Weekly Garden Journal #9

Lots of rain, almost too much, has been a daily occurrence, so we’ve spent some time propping plants back up.  We caught some Rust on the pole beans and zucchini early enough to remove and spray, but lost one Roma tomato.  I’m so grateful for whoever invented Neem oil; it takes care of most of our problems — if we catch them early enough.

With Casey at home, I have a fellow stalker-of-pests, but he keeps an eye on the real crritters, too.  He has an ongoing War Against the Moles, who he calls “the mole”, like it’s just one…but he’s focused.  Several years back we sprayed the lawn with castor oil and for a couple of seasons, they stayed away.  Last year they were back, and this year are reallly back.  He’s been planting his traps all along their runs and between rains he’s sprayed the castor oil around.  He was in the edible garden and saw the movement of “the mole” at the edge.  “The Mole” has never ventured into the Edible Garden and Casey’s alarm went off…he did some sort of ju-jitsu with shovels (and stuff I made him stop telling me) and I am so happy for him!  Man against Mole is a gamble and lately the odds are short on “The Mole”. so Hurrah for Casey the Mole-err-catcher for saving the Edibles.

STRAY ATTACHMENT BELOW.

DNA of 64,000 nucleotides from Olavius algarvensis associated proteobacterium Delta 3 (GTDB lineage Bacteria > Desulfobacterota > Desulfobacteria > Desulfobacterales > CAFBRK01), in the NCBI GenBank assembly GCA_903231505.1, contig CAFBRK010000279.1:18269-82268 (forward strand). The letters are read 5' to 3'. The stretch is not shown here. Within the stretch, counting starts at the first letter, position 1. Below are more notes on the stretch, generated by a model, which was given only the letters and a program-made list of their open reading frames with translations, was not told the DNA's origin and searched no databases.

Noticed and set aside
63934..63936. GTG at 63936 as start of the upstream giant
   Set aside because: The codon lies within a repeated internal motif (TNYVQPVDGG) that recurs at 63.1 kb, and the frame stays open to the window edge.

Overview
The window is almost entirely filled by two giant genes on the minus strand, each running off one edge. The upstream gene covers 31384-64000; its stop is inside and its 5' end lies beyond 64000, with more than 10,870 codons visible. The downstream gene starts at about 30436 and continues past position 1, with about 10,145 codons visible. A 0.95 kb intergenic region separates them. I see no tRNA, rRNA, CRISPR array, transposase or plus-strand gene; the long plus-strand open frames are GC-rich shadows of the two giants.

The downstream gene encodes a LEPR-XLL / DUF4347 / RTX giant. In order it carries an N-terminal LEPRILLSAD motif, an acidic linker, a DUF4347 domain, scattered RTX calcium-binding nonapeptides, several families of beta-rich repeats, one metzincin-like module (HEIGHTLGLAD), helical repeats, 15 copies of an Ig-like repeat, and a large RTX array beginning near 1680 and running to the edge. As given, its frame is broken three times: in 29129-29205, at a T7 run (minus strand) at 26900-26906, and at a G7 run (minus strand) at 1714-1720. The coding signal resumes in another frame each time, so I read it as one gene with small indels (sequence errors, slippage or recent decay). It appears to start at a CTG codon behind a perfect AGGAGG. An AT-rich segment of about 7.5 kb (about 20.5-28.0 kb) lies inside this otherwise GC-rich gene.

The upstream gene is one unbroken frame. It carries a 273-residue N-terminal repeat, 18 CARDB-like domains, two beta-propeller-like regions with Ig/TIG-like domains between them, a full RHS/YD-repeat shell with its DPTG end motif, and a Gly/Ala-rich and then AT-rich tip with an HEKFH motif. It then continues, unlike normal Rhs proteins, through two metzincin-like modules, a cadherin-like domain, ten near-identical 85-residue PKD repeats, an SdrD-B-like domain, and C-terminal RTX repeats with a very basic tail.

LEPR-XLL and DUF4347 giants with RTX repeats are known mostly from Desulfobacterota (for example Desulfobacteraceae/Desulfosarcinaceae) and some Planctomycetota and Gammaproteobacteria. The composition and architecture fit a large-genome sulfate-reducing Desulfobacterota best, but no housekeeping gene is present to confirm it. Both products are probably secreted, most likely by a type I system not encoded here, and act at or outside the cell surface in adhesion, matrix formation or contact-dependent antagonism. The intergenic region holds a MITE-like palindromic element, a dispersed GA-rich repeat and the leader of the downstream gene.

Here’s the garden he saved…The Edible Garden

Around the House…

The Bird/Porch garden got better when we bought the cool red glider at a rummage sale, but I couldn’t stop myself from adding more begonias.  This year I have No plants on the Front Swing Porch–I neglect them out there and the West sun doesn’t let me get away with it–so I’ve made up for it with More containers in the part-shade Porch.

Today is Midsummer’s Eve and I suggest you be alert for Puck or something like him.  It’s been a water-filled Spring and we’ve had only one pool day, so I’m hoping to see more sun in the next Season, but as long as the Plants are happy, I’m happy.

Keep on Growing…

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Weekly Garden Journal #8

The weather continues to be just right for our garden, though our local farmers have had so much rain that only 50% of their crops have been able to be planted.

The Edible Garden

My biggest project this week has been the Bird Garden which has morphed into the Porch Garden.  I went crazy with begonias and pulled around some other containers to fill it with blooms.